Consideration Stage: Also called the middle of the funnel (MOFU), customers enter this stage after they have engaged with your brand. For example, they might subscribe to an email list, sign up for a free course, or follow your brand on social media. At this point, people are committed to finding a solution to their problem and considering your brand as a potential option. They might look for more information on your website, read customer testimonials, or reach out to your customer service team with their questions.

Conversion Stage: Also called the bottom of the funnel (BOFU), this is the last place potential customers land before taking action and making a purchase. These customers are ready to buy but might need a final nudge before they convert. This is where many brands offer a free trial or product demo to build customer confidence and give them a reason to commit.

AIDA Model: A model depicting the four cognitive stages a customer goes through as they navigate the conversion funnel.3 The AIDA acronym stands for Attention, Interest, Desire, and Action. This model provides a framework for understanding customer behavior and pinpointing what content or information customers need in order to move to the next stage of the conversion funnel.

Click-Through Rate (CTR): A metric that measures the effectiveness of an advertisement as the percentage of people who click an ad out of the total number of people who see it.4 To calculate an advertisement’s CTR, divide the number of clicks it receives by the number of times the ad is shown. For example, if 100 people open your marketing email and 24 people click a link that brings them to your website, your email would have a CTR of 24% (which would be very impressive).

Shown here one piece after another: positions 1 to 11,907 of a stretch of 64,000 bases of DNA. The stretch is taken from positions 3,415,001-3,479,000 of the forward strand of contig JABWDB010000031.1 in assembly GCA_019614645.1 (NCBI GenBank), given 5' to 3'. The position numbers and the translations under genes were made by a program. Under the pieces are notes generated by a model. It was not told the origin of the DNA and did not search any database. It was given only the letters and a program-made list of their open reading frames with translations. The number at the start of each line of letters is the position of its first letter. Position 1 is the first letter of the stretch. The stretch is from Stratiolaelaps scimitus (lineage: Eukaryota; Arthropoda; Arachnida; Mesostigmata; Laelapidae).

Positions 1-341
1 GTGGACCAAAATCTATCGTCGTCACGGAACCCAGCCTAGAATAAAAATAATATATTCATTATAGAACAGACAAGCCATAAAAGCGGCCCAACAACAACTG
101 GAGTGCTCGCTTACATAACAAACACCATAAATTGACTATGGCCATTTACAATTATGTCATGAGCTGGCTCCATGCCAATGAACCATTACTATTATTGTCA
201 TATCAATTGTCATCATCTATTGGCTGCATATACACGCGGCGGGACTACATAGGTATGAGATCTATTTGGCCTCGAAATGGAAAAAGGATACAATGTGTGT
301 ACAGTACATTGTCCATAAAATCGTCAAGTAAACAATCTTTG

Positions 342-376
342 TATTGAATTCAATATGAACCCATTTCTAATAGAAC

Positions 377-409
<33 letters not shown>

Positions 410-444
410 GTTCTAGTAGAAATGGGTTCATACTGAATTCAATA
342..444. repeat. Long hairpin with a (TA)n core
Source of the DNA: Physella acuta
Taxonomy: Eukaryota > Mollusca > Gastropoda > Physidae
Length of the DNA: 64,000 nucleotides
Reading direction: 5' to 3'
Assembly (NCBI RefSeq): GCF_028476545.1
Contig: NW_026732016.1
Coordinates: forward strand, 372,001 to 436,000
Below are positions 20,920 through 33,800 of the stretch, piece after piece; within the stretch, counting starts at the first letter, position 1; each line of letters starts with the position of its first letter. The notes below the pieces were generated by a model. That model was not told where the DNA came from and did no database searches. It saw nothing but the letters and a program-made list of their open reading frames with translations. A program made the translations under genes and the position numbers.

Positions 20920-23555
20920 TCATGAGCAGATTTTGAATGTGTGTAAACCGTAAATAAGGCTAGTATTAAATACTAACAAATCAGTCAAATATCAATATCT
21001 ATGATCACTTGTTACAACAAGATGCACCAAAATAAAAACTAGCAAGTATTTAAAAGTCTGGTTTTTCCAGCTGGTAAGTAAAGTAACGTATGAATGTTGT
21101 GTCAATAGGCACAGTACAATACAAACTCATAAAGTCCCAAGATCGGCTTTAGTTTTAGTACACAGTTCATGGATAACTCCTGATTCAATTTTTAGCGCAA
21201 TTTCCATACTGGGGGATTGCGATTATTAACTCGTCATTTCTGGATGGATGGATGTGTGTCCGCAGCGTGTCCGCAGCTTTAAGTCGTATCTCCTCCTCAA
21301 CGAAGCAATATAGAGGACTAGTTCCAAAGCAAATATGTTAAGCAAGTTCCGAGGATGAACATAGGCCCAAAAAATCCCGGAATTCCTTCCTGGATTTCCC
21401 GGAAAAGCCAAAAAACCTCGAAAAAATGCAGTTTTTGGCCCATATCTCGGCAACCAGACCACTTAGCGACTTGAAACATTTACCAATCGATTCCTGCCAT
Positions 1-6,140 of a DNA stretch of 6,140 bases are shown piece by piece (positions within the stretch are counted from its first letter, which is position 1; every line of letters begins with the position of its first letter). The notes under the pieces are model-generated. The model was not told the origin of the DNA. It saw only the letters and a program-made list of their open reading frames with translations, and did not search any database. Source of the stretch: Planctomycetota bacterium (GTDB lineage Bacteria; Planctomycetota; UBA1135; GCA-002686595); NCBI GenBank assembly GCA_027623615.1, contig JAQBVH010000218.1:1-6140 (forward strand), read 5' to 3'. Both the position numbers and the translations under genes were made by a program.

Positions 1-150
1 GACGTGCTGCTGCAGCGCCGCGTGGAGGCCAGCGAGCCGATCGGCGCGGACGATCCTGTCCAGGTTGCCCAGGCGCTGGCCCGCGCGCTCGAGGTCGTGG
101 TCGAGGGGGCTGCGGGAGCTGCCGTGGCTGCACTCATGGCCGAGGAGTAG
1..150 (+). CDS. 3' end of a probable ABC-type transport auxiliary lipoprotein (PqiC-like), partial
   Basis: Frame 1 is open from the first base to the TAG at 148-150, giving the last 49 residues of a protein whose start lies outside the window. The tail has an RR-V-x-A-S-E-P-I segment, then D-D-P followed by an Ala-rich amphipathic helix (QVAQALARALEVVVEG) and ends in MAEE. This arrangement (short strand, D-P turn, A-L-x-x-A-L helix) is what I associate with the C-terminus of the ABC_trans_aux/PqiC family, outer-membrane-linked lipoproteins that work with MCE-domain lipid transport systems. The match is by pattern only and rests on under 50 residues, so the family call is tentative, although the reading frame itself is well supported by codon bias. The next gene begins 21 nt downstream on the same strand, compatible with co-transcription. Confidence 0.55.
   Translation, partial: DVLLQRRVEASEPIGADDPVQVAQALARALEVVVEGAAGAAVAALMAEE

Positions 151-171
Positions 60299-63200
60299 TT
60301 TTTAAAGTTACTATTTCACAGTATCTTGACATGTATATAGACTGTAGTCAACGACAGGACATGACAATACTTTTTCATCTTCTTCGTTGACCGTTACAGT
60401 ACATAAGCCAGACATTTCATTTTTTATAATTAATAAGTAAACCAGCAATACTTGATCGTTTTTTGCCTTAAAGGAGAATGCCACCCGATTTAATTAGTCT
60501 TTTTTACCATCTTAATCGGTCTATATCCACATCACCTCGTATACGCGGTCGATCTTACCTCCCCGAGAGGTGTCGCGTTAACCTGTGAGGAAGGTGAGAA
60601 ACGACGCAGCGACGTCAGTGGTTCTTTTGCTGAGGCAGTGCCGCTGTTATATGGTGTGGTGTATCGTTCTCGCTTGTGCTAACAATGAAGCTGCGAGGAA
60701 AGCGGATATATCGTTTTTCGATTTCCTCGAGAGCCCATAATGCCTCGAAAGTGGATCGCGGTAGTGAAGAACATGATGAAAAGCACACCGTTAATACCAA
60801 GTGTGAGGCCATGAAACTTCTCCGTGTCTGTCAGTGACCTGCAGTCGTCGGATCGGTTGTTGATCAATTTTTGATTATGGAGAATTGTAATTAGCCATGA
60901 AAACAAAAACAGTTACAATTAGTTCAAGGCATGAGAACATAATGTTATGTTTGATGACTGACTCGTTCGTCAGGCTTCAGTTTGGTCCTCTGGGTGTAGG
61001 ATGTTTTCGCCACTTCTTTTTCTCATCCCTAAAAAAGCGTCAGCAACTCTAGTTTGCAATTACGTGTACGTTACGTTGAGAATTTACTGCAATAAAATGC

Conversion: Occurs when a user takes a desired action, such as making a purchase, filling out a form, downloading a file, installing an app, opening an email, or clicking a link.

Conversion Rate: The percentage of users who complete a desired action. Conversion rates don’t always measure clicks — they can refer to any conversion events throughout your funnel. For example, you can calculate a conversion rate for the number of people who sign up for your email list after reading a blog post or the number of people who entered a giveaway after seeing a social media post. You can even measure the conversion rate for your entire conversion funnel as a whole.


The idea of the conversion funnel emerged in 1898 when American advertising pioneer, Elias St. Elmo Lewis, developed a model to represent the journey a customer takes from the moment they first learn about a brand to the moment they make a purchase. St. Elmo Lewis was adamant that all advertising must have four basic characteristics — it must attract attention, maintain interest, create desire, and encourage action.5 Today, this advertising framework is referred to as the AIDA model.

In developing this model, Lewis was inspired by William James, a prominent philosopher and psychologist who has since been coined the father of American psychology. Many of Lewis’s ideas about marketing are rooted in James’s work on human cognition and behavior. James theorized that mental states — such as desire and will — drive behavior, and Lewis effectively introduced this concept to the world of advertising through his AIDA model.